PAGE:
“I’d like to thank everybody in the community for their support,” said Unit Chief Garry Ruston.

“We’ve raised over $90,000 in less than two years. That’s a heck of a lot of money.”

What’s really impressive about that total, added Highway Rescue Society treasurer Ron Van der Zwan, “is the majority of the money came in from the valley, from Clearwater to Blue River. All the smaller donations were equivalent to a few large donations.”


You had to be there. At least, that’s what Clearwater Secondary School band instructor Steve Filipchuk said about his experience of playing in the world’s largest orchestra in Vancouver.

“To hear the sounds, to appreciate them, you can’t put it into words,” he said.

“You’d have to hear it to appreciate it.”

Imagine, if you will, 600 flutes playing all at once. Or a trumpet section 750 strong. Or even a percussion section, which took up as much room as the high school gym.

“The orchestra was pretty much the population of Clearwater,” Filipchuk added.


Local school bands had again won gold at MusicFest Canada.

Clearwater Elementary School Concert Band won an overall gold award and gold in sight reading at the national music festival, held in Richmond.

The evaluation meant the band was the best in Canada in its category, said music teacher Bruce Whitelaw.

“The elementary kids, they really did well. They’ve been saving it up, waiting until it really matters,” he said.

The secondary school band also won gold, said Whitelaw. Unfortunately, there was some confusion about which class it should have been adjudicated in, and the band was officially listed as having received bronze.


Former Clearwater resident, Frank Ritcey, had placed second in CBC Radio’s Canada Writes 2010 contest.

“I was judged the second-best writer in all of Canada. That’s not bad for a country boy,” he said.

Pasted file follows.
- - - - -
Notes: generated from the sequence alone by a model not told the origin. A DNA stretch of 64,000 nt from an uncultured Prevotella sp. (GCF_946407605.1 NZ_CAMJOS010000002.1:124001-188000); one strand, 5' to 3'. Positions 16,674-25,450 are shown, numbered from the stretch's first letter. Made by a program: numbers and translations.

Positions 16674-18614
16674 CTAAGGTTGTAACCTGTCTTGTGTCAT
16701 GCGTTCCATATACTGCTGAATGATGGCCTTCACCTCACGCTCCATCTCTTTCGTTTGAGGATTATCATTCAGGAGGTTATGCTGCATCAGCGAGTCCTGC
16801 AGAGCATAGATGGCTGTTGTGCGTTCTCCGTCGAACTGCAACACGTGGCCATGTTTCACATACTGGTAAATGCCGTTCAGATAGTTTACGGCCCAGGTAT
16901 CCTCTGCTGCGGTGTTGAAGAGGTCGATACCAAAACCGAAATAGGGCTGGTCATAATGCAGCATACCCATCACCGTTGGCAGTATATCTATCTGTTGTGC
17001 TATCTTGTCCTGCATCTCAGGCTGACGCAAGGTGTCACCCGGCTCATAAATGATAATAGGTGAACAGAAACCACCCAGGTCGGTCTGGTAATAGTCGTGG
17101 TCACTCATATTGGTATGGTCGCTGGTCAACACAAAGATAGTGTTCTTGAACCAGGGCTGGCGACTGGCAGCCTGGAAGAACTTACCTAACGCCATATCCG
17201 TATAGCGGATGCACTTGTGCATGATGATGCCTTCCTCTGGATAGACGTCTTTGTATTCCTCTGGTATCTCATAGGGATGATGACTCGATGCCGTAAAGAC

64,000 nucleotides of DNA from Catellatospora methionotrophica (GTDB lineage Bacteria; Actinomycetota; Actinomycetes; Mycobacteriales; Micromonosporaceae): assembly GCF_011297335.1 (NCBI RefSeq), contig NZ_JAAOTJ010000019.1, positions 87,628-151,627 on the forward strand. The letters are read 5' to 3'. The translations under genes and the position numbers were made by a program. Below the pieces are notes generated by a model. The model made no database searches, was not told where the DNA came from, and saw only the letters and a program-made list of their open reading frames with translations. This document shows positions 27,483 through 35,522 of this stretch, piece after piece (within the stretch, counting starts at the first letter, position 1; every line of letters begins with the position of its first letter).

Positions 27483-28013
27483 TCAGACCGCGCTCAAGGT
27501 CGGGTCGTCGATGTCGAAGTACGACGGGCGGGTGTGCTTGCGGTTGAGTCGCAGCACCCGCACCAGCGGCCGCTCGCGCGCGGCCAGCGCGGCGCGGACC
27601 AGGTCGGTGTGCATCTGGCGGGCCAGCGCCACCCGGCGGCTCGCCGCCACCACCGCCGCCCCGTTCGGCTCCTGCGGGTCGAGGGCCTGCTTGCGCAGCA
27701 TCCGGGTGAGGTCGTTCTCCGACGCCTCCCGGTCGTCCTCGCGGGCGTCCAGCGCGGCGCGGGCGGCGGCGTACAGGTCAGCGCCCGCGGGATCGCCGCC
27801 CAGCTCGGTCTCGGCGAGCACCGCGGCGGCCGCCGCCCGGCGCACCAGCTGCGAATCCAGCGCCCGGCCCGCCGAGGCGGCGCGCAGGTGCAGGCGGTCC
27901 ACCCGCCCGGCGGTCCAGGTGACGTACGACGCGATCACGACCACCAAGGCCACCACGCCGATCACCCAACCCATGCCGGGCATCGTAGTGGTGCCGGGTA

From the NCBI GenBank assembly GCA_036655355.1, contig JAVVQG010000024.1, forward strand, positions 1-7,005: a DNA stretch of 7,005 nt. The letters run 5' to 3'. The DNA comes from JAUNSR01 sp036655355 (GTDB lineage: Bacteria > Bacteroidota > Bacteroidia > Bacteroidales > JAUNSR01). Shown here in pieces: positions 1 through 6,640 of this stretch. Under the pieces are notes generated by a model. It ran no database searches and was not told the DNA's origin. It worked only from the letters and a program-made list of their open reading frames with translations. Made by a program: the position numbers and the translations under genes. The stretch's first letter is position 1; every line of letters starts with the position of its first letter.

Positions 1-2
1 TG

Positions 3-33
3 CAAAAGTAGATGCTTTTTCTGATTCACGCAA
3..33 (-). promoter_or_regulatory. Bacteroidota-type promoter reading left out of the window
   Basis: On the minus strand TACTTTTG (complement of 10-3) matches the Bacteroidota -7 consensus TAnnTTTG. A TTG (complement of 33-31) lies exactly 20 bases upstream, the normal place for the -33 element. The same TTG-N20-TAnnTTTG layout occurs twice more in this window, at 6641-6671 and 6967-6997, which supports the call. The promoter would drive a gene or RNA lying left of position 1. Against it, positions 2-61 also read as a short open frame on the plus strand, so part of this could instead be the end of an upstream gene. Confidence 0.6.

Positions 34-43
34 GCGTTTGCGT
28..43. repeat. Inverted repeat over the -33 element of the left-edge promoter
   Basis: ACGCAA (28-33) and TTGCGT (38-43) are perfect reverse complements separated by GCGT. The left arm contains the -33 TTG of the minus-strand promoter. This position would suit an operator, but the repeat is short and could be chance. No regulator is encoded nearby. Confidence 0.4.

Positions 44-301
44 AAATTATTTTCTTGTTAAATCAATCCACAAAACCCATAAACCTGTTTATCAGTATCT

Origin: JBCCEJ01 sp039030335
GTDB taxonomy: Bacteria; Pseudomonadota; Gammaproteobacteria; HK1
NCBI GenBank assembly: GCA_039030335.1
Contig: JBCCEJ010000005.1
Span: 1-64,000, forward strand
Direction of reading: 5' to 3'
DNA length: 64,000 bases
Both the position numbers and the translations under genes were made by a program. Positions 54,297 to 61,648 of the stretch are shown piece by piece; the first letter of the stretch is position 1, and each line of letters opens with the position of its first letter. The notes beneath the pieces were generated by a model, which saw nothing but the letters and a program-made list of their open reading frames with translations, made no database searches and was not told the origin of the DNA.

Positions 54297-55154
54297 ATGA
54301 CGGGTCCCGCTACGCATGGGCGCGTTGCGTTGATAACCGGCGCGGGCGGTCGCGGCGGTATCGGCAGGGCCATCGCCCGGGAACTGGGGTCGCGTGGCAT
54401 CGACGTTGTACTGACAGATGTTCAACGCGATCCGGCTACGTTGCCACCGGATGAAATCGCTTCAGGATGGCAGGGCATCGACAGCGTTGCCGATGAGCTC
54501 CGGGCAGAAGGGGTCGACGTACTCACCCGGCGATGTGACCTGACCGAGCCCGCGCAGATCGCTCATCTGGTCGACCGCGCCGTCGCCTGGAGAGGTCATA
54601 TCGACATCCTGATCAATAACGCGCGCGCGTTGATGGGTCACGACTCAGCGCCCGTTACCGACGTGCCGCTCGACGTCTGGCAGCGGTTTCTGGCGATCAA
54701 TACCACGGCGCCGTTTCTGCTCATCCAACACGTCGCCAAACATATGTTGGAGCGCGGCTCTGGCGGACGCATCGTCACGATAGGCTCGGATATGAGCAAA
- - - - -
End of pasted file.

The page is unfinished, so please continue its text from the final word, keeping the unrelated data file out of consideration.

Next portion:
Ritcey won his award during the Canada Writes national finals held in Winnipeg in early May. He had entered the contest after CBC called for submissions last January. More than 1,600 people from across Canada wrote on one of five topics to qualify.

“All in all, it was a great competition,” he said. “The CBC treated us very well. All the competitors were excellent people — really funny and passionate about writing.”


Doomsday Discover Disc Golf would be coming to Clearwater. Fifteen to 30 players were expected to attend reported councillor Dennis Greffard.

“Disc golf is becoming mainstream and Kamloops will be hosting the world championships in 2018. They would like to use Clearwater Disc Golf Course as one of the courses during the championships, noted Greffard.


Clearwater had a new business starting up, Clearwater Cricket Farms Inc., which had its owner’s raising crickets for human consumption, and the group was trying to bring the ingredient from the fringes of the food industry to an alternative — and appealing — source of protein.

“People have been eating bugs forever, it’s been a recent trend and it’s crossing into North America as a sustainable replacement to typical livestock farming,” said cricket wrangler, Joey Bedard, who started the company with his business partners Greg Dudley and Bill Parman.

Like us on Facebook and follow us on Twitter

Local History